So here’s my latest mix, imperfect though it may be; frustrating as it has been, I really like this one, which starts off in the usual way – slowly – before getting into a groove which includes Kings of Leon from before they went stadium and knew how to use a cowbell, a new(ish) track by The Chemical Brothers, an obligatory Soulwax remix, two of the finest female pop stars going: Miley Cyrus & Dua Lipa (not on the same tune, sadly), the occasional hidden ‘joke’ (by which I mean it seemed funny when I first put the songs together, less so now), via Madonna having a short chat with Johnny Cash.

It’s the usual mix of songs you love, songs you’ve forgotten about, and songs which make you think “What the hell has he put this on here for??”. Some might say eclectic, but I couldn’t possibly comment. Think mainly Indie guitar stuff, with a few dance tunes, 80s pop songs and a couple of timeless classics – at least one of which you probably won’t have heard before – thrown in.

As always, no track-listing – I like to imagine your faces when the next song kicks in – but there’s a list of featured artists on the right hand side in case you want to see what you’re letting yourself in for. Which is a treat, obviously. If you desperately need to know what a track is, either Shazam it or, if you’d like to feed my ego, ask me via the Comments at the bottom of this post.

Usual disclaimer: any skips and jumps are down to the mixing software; any mis-timed mixes (and, as I say, there is at least one) is down to me. Either way: Sorry!

One more thing: you may recall that last time out I mentioned that my brother had said he managed to predict what I was going to play next, which annoyed me greatly. No such criticism of the last mix, although he told me he listened to it whilst out on his morning run, so some of the sudden gear changes weren’t helpful. I’ve tried to rectify that this time, with a relatively steady beat and tempo maintained throughout (after you’ve got past the traditional slow start) for those of you who listen to this whilst doing your exercises (not that I really understand what that means). The danger was that it would denigrate into either a Ministry of Sound pumping dance mix or a Top Gear/Best Driving Songs…in the World…Ever! playlist, but I think the song choices just about keep us on the right side of that happening.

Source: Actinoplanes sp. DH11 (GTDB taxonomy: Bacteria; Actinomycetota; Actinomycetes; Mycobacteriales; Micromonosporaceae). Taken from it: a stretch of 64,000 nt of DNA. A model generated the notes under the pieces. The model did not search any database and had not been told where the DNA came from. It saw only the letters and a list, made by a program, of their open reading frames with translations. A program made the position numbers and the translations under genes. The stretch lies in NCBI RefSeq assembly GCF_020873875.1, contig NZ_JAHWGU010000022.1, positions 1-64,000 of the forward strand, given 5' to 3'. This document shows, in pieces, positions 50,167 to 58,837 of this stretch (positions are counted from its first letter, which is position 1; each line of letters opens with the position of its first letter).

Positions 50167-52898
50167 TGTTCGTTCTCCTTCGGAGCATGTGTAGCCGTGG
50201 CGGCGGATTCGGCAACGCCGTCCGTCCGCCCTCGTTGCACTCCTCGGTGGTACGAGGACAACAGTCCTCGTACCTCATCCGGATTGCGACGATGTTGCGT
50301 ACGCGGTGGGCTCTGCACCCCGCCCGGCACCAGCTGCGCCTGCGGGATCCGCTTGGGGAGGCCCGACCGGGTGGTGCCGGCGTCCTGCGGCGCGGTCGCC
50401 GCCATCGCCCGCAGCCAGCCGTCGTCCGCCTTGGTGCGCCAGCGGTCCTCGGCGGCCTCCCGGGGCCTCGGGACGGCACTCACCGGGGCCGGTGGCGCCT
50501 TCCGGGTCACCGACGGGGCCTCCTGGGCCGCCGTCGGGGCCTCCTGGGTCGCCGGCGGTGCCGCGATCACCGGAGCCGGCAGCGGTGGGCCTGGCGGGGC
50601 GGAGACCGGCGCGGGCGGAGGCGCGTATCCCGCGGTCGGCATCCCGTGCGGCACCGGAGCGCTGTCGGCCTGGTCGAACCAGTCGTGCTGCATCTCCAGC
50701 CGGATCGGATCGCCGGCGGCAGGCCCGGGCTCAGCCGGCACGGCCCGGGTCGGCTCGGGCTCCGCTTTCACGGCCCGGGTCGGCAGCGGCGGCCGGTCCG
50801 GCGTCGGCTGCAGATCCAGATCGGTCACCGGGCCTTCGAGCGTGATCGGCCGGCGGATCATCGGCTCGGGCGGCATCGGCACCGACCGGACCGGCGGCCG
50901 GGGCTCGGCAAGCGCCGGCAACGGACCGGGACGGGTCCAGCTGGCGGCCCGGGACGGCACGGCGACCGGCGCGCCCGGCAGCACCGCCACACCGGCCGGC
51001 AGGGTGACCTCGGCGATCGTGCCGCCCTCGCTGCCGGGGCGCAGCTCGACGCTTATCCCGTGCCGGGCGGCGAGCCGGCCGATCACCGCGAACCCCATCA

Let’s say it starts slowly, gets into a groove, and then has more false endings than a Status Quo single.

I’m a bit annoyed that since I first decided to include it, at least on song here has popped up in an advert – and you know how I feel about them – for burgers, of all things. Rest assured, the advert in question was not the inspiration for the song’s inclusion. You’ll know it when you hear it, I think.

Oh and there are several songs which feature effing and jeffings – “sexual swear words” as Simon Bates used to say at the start of videos – so please avoid if you are easily offended by unfettered vulgarity and sauciness. Look, there’s a Goldie Lookin’ Chain tune which is probably the rudest and most inappropriate (but funny) thing I’ll ever post, so beware.

For a limited time (until I do another one, so y’know, could be months), you can stream or download it via Soundcloud here.

More soon.

Late Night Stargazing

Watching Radiohead’s headliner set from Glastonbury 1997 on Friday night, I was reminded of just how wonderful this song is:

Radiohead – Street Spirit (Fade Out)

I was also reminded of the video:

…bits of which I always thought were ripped off (towards the end) on this video:

R.E.M. – Electrolite

And here, finally, is Michael Stipe dropping a bon mot and a clanging name-drop when explaining part of the lyric on an edition of VH1 Storytellers:

Michael Stipe – Explaining Electrolite

I know, annoying I cut it there, right?